How to Compose Music with Amazing Emotion (7 Tips)

Hello Composers, Mike here! :smiley:

I will now share with you, 7 tips on composing music with amazing emotion. But first I want to start with what I consider the golden rule of emotion in music:

  • HOW you play the notes is more important than WHAT notes you play
    (meaning the way you play the music is what creates emotion)

Before I start, check out my MIDI Master Collection (Free Download) in case you missed it.

Now let’s dive into the 7 tips! :wink:

Tip 1 - Use Expressive Sounds
What do I mean by expressive sounds? Well, some instruments and sounds have more expressive capabilities than others. For example: A straight saw-tooth waveform on a synth that you play as a long sustained note without modulation will sound super boring. This is because when it comes to the actual sound, emotion comes mainly from movement, variation and expression in tone color.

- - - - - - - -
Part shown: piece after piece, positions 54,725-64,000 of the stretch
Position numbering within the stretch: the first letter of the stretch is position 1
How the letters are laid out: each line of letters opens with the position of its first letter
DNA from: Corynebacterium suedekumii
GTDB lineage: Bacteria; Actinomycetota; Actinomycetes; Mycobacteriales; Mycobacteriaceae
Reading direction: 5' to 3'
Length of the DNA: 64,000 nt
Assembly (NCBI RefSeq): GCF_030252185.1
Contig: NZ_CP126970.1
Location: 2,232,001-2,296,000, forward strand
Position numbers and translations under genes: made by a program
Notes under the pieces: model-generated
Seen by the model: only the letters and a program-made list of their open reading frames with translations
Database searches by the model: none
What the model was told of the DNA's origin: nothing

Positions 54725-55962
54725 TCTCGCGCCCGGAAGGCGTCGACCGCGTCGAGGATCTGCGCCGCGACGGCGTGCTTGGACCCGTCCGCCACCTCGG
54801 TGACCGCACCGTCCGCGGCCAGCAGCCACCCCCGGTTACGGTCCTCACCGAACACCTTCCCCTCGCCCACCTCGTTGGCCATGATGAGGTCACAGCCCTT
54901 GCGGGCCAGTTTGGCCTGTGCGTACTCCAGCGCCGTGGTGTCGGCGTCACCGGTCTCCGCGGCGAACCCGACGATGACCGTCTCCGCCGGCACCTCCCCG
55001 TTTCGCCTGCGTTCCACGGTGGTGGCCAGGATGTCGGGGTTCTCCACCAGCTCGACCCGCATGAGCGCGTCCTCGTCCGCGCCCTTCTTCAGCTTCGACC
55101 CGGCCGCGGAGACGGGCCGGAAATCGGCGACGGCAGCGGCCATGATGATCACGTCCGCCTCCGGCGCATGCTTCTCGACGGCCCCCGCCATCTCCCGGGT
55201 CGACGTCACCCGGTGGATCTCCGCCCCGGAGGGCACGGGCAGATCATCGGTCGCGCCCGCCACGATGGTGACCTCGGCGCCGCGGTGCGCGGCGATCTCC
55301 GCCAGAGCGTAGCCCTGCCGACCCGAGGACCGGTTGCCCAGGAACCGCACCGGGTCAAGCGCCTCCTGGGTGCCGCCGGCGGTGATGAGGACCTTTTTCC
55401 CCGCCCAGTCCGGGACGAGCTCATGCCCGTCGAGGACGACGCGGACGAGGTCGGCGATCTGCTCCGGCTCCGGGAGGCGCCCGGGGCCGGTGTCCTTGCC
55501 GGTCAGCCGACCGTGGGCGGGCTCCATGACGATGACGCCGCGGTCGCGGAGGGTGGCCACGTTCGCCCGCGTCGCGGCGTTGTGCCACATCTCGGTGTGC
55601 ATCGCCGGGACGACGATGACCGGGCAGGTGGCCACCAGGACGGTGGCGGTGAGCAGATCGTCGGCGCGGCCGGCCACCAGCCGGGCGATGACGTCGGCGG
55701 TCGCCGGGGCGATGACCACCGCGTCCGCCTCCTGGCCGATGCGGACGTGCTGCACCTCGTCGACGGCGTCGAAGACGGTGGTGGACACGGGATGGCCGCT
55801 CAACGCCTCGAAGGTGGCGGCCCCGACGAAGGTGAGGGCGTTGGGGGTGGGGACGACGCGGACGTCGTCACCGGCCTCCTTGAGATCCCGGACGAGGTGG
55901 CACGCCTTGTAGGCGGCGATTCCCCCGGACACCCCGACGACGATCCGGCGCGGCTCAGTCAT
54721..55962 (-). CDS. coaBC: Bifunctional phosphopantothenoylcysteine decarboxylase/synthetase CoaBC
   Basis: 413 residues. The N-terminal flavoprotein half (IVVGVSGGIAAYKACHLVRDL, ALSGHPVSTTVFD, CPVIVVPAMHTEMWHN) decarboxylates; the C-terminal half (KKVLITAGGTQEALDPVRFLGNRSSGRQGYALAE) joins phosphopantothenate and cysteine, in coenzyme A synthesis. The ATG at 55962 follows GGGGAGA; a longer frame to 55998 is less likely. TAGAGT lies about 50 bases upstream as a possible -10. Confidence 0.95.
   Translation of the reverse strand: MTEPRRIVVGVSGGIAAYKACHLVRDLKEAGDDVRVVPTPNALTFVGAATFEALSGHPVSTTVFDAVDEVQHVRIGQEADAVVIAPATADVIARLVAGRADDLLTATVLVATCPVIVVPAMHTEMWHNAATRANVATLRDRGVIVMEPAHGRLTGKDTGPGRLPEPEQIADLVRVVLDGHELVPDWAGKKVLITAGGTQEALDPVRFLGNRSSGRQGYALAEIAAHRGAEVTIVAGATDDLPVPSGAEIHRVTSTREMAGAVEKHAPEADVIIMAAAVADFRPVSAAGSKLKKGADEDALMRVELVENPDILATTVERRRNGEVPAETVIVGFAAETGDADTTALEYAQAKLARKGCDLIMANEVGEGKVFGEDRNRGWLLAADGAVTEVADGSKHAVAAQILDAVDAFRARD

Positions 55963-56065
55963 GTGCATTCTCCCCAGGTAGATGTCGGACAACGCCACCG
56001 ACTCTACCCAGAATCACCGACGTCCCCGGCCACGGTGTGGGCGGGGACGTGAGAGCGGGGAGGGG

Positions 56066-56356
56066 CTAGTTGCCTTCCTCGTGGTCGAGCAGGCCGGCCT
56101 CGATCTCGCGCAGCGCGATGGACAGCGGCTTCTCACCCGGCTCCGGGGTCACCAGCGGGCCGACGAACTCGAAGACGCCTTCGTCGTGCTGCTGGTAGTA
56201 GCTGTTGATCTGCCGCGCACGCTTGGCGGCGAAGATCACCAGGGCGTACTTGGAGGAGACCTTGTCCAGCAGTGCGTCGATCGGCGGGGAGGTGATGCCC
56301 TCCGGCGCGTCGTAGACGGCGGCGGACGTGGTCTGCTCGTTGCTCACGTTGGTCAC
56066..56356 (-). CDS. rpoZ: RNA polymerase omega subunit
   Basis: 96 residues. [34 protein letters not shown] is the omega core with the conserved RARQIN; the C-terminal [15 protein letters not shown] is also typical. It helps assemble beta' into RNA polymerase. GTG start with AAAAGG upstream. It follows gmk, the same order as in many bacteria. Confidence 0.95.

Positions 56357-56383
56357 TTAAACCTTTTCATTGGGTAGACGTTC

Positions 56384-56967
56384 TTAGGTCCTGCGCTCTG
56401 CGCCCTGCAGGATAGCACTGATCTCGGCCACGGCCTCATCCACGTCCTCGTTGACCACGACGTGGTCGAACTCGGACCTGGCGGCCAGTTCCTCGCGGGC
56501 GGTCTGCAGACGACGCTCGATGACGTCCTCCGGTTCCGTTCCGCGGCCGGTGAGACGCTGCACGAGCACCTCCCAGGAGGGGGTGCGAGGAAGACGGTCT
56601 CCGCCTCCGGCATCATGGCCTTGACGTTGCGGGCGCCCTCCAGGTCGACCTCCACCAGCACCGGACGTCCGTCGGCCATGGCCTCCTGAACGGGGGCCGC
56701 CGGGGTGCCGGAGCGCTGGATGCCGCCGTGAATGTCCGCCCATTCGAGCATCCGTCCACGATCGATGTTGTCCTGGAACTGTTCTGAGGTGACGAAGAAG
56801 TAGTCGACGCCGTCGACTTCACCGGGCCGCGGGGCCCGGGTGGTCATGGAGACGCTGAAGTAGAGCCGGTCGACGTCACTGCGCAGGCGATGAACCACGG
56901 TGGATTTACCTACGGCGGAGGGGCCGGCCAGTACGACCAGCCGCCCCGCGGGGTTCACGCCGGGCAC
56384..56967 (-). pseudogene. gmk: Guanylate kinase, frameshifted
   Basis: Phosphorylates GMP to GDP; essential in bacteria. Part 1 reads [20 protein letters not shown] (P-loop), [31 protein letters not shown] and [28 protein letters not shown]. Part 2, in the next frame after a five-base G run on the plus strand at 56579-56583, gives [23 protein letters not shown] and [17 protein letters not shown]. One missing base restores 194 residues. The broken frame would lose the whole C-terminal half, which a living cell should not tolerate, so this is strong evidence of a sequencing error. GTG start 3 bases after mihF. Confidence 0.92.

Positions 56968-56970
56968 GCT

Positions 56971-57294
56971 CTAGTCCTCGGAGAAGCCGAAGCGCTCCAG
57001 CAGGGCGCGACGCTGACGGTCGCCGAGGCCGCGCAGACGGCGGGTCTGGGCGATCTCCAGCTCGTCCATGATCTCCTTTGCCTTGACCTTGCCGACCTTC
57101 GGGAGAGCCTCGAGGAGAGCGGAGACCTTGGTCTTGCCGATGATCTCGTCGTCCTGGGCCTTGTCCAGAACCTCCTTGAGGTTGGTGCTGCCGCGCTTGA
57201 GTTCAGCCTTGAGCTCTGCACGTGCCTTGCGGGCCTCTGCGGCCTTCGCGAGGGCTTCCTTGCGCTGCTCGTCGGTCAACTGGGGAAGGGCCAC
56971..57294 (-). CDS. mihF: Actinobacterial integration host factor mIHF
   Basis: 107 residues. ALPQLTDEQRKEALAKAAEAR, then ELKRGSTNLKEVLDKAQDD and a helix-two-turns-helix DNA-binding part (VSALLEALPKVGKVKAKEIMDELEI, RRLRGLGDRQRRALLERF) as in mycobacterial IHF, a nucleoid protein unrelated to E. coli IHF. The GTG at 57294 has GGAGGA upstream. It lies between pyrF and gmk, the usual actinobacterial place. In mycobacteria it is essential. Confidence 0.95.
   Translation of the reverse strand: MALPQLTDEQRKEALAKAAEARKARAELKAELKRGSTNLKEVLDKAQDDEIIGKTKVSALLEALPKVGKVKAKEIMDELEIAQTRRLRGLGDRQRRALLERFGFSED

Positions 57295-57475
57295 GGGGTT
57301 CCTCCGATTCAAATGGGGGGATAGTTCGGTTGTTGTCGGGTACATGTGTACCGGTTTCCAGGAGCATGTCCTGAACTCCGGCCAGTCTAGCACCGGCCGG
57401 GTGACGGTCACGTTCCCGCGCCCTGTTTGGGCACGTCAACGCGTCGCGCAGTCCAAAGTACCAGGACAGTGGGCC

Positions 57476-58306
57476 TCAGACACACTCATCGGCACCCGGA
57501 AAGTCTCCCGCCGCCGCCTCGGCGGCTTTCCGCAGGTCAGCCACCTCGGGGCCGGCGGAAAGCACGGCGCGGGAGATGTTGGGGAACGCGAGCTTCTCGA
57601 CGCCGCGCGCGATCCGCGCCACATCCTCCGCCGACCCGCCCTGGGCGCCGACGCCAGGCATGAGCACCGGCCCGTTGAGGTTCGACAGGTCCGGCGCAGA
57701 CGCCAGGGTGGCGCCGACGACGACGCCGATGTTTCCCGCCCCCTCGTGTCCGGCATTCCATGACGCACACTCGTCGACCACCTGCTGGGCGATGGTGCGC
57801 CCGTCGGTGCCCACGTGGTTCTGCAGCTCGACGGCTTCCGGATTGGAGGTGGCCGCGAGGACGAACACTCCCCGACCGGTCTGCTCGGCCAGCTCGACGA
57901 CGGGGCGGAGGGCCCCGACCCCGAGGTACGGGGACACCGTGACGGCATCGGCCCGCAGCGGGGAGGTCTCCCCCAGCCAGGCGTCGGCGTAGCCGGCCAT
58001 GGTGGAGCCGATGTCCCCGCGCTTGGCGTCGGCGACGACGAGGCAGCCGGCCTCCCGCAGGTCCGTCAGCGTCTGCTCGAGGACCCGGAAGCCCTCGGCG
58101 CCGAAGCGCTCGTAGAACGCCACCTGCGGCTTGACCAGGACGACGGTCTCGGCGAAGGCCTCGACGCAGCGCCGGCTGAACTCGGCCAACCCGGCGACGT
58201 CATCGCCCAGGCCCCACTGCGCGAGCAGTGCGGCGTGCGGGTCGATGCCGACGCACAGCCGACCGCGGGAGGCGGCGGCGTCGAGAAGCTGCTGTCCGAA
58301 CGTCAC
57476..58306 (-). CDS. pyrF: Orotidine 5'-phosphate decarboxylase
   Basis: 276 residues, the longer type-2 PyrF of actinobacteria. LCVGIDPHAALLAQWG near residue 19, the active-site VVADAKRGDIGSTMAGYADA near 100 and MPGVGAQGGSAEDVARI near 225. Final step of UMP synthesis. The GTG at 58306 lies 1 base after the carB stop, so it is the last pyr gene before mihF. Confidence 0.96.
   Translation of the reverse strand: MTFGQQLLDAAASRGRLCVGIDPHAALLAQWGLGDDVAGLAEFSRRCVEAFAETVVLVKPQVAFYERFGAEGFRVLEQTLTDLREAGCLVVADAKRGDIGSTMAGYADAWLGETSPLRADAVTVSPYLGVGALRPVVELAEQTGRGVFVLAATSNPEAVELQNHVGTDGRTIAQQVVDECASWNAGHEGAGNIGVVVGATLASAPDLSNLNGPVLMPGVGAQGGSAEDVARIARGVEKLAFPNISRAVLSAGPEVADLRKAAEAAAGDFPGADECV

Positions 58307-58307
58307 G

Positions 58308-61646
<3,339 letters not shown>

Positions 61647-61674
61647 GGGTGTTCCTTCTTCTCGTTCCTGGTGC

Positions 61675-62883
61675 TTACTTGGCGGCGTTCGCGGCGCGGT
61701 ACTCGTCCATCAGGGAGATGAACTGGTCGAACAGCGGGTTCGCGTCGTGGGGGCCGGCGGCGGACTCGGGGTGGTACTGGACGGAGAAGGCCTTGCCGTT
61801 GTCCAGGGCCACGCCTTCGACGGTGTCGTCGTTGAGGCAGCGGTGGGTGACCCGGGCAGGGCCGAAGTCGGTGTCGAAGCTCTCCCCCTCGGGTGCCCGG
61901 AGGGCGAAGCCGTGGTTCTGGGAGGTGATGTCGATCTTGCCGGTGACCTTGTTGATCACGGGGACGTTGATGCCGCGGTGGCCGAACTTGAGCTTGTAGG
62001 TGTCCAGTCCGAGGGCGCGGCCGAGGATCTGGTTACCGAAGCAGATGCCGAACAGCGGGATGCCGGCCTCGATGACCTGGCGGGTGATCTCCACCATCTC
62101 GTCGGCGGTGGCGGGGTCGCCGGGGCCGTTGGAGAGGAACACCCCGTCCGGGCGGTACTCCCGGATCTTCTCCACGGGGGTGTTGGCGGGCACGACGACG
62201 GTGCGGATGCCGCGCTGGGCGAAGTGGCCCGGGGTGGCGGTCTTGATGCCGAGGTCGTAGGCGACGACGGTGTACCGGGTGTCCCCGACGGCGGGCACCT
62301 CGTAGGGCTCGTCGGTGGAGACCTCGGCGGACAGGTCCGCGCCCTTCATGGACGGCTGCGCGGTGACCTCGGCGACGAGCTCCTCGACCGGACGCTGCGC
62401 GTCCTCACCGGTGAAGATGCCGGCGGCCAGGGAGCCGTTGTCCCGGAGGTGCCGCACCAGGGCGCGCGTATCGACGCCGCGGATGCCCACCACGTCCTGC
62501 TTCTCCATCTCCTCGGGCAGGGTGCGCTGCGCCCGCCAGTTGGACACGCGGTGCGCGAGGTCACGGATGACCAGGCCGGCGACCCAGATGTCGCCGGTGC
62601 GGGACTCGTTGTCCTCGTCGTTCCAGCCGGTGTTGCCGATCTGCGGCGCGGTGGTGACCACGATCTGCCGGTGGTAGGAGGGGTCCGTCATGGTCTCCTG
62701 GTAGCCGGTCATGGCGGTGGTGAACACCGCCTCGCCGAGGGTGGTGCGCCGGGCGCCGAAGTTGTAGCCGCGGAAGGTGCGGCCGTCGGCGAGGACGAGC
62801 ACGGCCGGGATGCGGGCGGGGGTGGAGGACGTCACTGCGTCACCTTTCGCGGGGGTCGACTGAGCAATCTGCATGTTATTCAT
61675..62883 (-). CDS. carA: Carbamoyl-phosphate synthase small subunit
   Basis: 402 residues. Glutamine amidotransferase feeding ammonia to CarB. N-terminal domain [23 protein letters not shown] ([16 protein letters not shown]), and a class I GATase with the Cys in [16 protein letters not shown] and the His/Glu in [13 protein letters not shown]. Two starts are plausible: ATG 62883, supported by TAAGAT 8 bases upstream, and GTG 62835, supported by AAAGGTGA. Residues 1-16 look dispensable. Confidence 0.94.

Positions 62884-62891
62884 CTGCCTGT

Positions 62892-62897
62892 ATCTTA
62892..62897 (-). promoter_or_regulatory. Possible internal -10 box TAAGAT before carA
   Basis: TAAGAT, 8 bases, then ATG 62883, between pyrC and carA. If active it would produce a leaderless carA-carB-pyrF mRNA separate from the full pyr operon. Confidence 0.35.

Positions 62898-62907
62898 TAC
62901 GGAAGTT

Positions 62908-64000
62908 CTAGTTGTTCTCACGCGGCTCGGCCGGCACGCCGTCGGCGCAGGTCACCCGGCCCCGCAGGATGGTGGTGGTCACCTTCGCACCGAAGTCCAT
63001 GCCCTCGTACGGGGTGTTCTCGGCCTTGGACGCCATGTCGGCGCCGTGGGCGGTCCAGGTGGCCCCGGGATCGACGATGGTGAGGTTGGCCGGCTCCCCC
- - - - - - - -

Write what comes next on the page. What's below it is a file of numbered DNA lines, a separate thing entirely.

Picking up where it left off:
Some examples of instruments with great expression are bowed string instruments like violin and cello. Instruments with great dynamic range and tonal variation, such as brass, woodwinds, piano and acoustic guitar. And of course, the most expressive instrument of them all. The human voice. Either in solo, or harmony in a choir.

Tip 2 - Write Emotional Harmonies
Getting your chords and harmonies more expressive, starts with the actual harmonic progression. Use more emotional chords, which does not only have to be minor, but does have to add emotional intervals in the voice leading of your progressions. Suspended chords are for example amazing as emotional passing chords.